Week of August 4, 2003
Submitted by Calvin Finch, Ph.D., Conservation Director, San Antonio Water System, and Horticulturist
Is your lawn using too much water this summer? Have you gained some weight and are looking forward to cooler weather so you can get some exercise outside? Make a note on your calendar in December to top dress the lawn with compost and you can be in good shape for next summer.
Are you planning to buy a new home soon and want to have a beautiful lawn but do not want to spend hundreds of dollars on water bills? If so, make sure that the builder includes at least 4 inches of soil enriched with 2 inches of compost under the lawn. The good news is that SAWS will help you cover any added costs with its Welcome Home Rebate and the rest will be made up by your first summer’s water cost savings.
Are your plants beat by the heat and sucking up too much water? Mulch is the answer. These three uses of organic material—top dressing, soil preparation, and mulching—will make your plants perform better and save you money on your water bill.
Top dressing is the way we add organic material to an established lawn. Top dressing is compost that is added one half inch deep to an established lawn. Some top dressing mixes include sand. To me, sand is cheap filler. Use the potent part of the mix, pure compost, to achieve the most effect for your dollar. Apply the compost after a yearly or bi-yearly aeration and the impact is especially desirable. Compost in the root zone improves both drainage and water-holding capacity by contributing to soil structures that have large and small air channels. The water stores in small channels, but air and excessive water can move through the large channels.
Apply the compost by shovel in December through March or have it applied by machine by Oak Hills Top Soil (830-249-3575). The material costs about $25/cubic yard delivered or about $65 applied. A cubic yard covers about 650 sq. ft. of lawn, a cheap way to invigorate the turf. It is estimated that compost applied to the lawn can save 50% of your water needs. It may not be that much, but it is certainly enough to quickly repay your investment in water cost saved in just one summer.
Every lawn in the San Antonio area should have at least 4 inches of soil under any lawn grass and 2 inches of compost should be incorporated into the soil. With 4 inches of soil your lawn can prosper with irrigation once per week and take advantage of rainfall. The soil is the reservoir for the lawn. It is where the lawn obtains nutrients and water. If there is less than 4 inches of soil and the soil does not contain organic material, there is very little reservoir. It does not matter if we get a good rain; there is no soil to store water until the roots can utilize it.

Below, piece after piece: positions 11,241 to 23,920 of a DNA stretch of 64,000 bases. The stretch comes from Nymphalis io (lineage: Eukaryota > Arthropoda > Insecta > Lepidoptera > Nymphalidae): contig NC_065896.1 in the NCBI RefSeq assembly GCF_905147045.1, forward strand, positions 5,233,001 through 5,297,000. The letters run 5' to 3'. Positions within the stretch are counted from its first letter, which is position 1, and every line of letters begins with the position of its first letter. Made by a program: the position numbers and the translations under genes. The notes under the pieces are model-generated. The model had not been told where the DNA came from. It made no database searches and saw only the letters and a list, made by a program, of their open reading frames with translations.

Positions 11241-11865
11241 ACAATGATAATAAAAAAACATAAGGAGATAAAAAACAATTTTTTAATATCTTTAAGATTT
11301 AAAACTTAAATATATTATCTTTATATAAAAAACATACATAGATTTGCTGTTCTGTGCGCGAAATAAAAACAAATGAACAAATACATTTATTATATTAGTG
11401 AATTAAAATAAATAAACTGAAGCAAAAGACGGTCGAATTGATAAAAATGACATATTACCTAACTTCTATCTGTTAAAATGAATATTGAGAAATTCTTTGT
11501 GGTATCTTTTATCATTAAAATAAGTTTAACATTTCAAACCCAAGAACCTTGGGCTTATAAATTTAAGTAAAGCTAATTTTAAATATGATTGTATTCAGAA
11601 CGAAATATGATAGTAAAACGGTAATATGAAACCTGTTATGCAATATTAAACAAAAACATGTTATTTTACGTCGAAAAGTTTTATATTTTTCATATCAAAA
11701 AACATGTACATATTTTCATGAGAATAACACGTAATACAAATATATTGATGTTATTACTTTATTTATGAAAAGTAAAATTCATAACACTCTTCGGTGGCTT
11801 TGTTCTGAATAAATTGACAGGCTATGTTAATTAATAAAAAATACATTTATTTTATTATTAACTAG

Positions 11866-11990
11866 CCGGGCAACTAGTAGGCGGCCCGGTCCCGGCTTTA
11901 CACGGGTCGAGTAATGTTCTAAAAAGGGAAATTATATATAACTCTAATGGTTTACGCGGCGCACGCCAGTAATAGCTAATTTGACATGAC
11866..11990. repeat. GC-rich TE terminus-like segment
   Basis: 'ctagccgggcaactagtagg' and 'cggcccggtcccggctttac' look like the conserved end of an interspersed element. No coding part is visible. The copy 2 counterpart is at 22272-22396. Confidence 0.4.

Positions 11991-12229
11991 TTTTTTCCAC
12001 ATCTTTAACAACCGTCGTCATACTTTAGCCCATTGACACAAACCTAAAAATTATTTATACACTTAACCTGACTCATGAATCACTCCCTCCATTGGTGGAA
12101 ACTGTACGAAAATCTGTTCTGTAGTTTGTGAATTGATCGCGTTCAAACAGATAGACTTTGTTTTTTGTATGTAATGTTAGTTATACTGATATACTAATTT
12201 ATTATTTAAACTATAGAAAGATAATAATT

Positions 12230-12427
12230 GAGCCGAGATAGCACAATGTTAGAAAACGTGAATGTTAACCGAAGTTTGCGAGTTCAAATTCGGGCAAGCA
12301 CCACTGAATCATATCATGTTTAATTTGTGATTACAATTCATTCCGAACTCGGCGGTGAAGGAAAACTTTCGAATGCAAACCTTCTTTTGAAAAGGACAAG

If your new home site does not include at least 4 inches of soil and you are not interested in adding compost, stick to native plants and a rustic Hill Country look. The native landscape can survive and will not bankrupt you trying to keep it watered. The good news is that the Greater San Antonio Builders Association (GSABA) is taking the leadership on this issue. Beginning in January 2006 they will support an ordinance requiring 4 inches of soil under all new lawns in San Antonio. In the meantime, SAWS will help cover the costs of a low-water-use landscape (including soil) for new homebuyers with the Welcome Home rebate. Check the SAWS website at saws.org or call Karen Guz at 704-7354 for more information.
Mulch is another important use of organic material to save water in South Texas. An organic mulch of leaves, shredded brush, bark, or lawn clippings reduces water evaporation from the soil surface. As an added dividend, mulch keeps the soil cool so roots can function near the surface, prevents soil compaction, reduces weed germination, and decomposes to provide the same benefits as compost.
Apply 4 inches of shredded brush on the soil surface over the roots of newly planted trees and shrubs to increase the growth rate by 40 or 50 percent over plants where the grass is allowed to grow over the roots. Use live oak leaves 2 inches deep in the vegetable and flower gardens to reduce water needs and increase performance. Combine mulch with drip irrigation and your gardens are almost as water efficient as xeriscape plants.